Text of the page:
• If you’re not the host of the party wait until they offer you something to drink before serving yourself. 

Eye contact when saying cheers

Now that you know how to drink wine like the French, it’s time to learn some overarching French drinking etiquette that applies to all drinking situations—starting with one of the most important.

In the United States, you’ll usually do a group cheers if you’re with a bunch of friends or to each other one-on-one if you’re only with a few people. In France, no matter how many people you’re with, you need to cheers them individually. 

And not only that. You need to make eye contact with them when your glasses touch. 

This comes from an old tradition based on trust, so the French consider it rude as well as unlucky to not do so.

Some French people say that if you don’t make eye contact with someone when you clink their glass, you’ll get seven years of bad luck!

Wait until everyone drinks before you do 

But, there is something to remember before you get to the actual cheers. It’s important to wait to take your first sip until after you’ve already cheersed with everyone.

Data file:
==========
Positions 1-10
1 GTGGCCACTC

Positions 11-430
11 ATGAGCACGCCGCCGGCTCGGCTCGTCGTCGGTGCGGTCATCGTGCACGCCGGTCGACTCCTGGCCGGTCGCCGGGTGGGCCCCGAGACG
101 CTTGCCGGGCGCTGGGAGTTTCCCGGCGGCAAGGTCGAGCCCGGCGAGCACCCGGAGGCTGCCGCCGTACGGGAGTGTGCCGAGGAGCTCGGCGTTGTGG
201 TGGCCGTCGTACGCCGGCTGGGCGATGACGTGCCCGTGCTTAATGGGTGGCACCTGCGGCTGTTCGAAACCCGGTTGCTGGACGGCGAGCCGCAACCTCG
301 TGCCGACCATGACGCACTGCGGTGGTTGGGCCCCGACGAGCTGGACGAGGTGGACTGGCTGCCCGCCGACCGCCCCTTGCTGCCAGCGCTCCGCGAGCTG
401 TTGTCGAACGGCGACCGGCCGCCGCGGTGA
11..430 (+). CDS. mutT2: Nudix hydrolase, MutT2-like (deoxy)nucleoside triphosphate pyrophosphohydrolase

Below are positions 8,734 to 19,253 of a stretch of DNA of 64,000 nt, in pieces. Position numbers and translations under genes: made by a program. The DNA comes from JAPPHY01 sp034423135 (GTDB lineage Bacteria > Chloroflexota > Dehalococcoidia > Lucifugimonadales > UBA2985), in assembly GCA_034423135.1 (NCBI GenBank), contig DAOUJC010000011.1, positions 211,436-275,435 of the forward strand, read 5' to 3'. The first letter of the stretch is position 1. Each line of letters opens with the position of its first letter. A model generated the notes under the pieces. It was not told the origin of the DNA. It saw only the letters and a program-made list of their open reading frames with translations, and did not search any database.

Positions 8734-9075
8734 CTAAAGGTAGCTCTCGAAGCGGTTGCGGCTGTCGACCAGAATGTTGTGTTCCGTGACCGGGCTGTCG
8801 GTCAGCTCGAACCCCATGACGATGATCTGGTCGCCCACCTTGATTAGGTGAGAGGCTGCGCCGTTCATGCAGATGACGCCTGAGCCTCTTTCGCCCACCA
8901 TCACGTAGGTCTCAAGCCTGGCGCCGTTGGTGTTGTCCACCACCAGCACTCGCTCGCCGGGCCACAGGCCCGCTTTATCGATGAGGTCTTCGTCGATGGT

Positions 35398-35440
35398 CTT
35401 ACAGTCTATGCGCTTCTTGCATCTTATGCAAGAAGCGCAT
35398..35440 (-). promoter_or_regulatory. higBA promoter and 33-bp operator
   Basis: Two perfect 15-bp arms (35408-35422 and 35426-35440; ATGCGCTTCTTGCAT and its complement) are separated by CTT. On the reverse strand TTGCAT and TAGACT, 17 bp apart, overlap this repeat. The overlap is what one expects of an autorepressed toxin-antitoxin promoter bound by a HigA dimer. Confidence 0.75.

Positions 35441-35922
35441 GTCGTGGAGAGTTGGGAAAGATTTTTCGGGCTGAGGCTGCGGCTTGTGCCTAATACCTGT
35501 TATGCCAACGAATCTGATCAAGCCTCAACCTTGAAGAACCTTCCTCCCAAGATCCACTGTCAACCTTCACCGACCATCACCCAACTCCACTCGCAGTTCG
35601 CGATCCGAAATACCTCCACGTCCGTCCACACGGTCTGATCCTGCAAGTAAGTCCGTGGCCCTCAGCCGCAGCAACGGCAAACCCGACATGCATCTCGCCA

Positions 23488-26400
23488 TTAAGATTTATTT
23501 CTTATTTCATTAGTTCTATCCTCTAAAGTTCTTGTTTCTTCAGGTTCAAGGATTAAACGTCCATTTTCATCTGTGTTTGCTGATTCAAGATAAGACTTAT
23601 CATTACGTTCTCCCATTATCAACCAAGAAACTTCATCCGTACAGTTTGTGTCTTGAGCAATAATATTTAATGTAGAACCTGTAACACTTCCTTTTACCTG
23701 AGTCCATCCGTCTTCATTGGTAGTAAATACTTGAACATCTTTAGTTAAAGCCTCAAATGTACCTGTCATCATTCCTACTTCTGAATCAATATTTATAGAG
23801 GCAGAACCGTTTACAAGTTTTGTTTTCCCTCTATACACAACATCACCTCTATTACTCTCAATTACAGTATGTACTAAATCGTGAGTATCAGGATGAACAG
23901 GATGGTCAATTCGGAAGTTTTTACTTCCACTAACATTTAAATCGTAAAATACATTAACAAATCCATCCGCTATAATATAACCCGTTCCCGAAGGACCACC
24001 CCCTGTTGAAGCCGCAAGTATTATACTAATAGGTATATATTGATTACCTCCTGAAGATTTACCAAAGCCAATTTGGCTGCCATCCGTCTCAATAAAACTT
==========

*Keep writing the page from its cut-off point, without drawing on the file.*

It took me so long to stop this habit and I still will accidentally drink before cheersing sometimes. But, the French will likely find it rude if you start drinking before everyone else. 

How to say cheers in French

And finally, now that you know when to cheers and how to cheers, it’s time to learn how to say cheers in French

For a quick overview here are a few ways to say cheers:

  • Santé
  • À la tienne/À la votre
  • Tchin Tchin

If you want to learn more about how to say cheers in French and the differences between these vocabulary words, you can check out my in-depth article on How to Say Cheers in French

Drinking age in France overview

As you now know, there are a lot of differences in the drinking etiquette in France besides the drinking age. And remember there is no age limit when looking to enjoy the French fun!

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About Calli Zarpas

Calli Zarpas, blogger, producer, and content creator, is a lover of all things travel, wellness, and French. Having begun traveling in her teens, Calli visited 30 countries before settling down in France post-college. When she's not writing French-language content for French Learner or traveling the world, you can find Calli creating content for herself and others on InstagramTiktok, and her blog, Wooish.